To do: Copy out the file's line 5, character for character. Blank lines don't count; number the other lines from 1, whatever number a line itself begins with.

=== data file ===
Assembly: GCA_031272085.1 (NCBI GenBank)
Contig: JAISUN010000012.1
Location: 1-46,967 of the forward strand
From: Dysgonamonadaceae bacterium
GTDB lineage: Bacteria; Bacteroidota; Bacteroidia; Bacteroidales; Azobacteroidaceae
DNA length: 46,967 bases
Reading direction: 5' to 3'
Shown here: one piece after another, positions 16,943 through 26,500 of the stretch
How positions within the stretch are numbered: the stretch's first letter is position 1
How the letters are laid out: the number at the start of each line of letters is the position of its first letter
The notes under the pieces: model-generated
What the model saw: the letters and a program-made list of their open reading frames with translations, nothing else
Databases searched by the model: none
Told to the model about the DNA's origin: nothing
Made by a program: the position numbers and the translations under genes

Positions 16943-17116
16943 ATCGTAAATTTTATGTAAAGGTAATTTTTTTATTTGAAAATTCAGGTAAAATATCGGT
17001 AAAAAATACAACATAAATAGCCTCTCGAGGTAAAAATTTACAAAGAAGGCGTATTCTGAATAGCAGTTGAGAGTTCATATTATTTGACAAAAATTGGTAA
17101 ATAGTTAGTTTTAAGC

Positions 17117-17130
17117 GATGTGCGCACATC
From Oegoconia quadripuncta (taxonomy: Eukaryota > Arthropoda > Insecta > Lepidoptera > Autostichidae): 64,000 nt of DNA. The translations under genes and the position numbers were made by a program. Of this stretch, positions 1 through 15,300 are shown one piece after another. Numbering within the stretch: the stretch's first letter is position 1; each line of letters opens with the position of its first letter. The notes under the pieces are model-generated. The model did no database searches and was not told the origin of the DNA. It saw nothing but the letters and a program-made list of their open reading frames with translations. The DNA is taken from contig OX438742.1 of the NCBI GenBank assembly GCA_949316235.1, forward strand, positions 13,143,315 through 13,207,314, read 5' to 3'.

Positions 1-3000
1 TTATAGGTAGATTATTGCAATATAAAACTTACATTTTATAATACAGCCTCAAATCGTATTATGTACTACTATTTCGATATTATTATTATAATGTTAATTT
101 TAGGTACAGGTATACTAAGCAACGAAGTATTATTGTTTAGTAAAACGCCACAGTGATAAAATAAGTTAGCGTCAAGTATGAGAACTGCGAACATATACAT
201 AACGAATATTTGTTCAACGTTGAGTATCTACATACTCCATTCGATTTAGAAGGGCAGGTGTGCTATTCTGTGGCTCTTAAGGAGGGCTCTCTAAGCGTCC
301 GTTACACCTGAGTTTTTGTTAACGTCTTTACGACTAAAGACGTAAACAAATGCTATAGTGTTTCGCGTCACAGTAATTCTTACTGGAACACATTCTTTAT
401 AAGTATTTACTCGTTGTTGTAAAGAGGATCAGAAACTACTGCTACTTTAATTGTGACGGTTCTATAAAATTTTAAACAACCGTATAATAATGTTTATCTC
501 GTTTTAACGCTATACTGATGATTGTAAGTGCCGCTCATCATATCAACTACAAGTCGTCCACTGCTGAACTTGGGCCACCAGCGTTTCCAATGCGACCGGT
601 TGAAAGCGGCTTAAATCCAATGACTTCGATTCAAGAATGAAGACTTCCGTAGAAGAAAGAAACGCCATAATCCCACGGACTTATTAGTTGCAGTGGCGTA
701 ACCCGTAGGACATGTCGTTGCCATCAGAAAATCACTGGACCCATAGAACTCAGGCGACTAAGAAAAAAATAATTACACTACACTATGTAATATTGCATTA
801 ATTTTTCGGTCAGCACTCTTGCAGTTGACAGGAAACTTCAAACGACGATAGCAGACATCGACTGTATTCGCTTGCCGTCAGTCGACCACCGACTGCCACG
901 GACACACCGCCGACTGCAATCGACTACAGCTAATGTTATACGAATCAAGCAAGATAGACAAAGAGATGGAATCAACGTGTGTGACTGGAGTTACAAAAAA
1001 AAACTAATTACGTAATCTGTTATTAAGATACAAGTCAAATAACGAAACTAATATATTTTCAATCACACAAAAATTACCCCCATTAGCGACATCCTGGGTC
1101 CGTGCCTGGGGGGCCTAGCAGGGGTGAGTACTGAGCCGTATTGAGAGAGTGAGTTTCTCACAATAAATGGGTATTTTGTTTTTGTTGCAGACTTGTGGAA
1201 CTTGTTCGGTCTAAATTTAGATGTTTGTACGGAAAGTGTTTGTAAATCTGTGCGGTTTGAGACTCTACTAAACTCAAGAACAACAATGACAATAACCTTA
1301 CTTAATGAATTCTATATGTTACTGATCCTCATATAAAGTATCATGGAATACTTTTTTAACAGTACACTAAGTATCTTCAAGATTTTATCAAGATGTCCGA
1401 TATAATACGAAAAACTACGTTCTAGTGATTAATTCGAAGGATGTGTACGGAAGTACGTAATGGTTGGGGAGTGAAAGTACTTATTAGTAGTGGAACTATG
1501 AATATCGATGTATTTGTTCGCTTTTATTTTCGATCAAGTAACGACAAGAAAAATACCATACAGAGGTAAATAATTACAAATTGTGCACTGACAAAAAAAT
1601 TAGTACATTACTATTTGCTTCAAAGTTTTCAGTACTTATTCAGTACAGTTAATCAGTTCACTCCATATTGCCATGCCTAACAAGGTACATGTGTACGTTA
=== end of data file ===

GTDB lineage: Bacteria; Bacteroidota; Bacteroidia; Bacteroidales; Azobacteroidaceae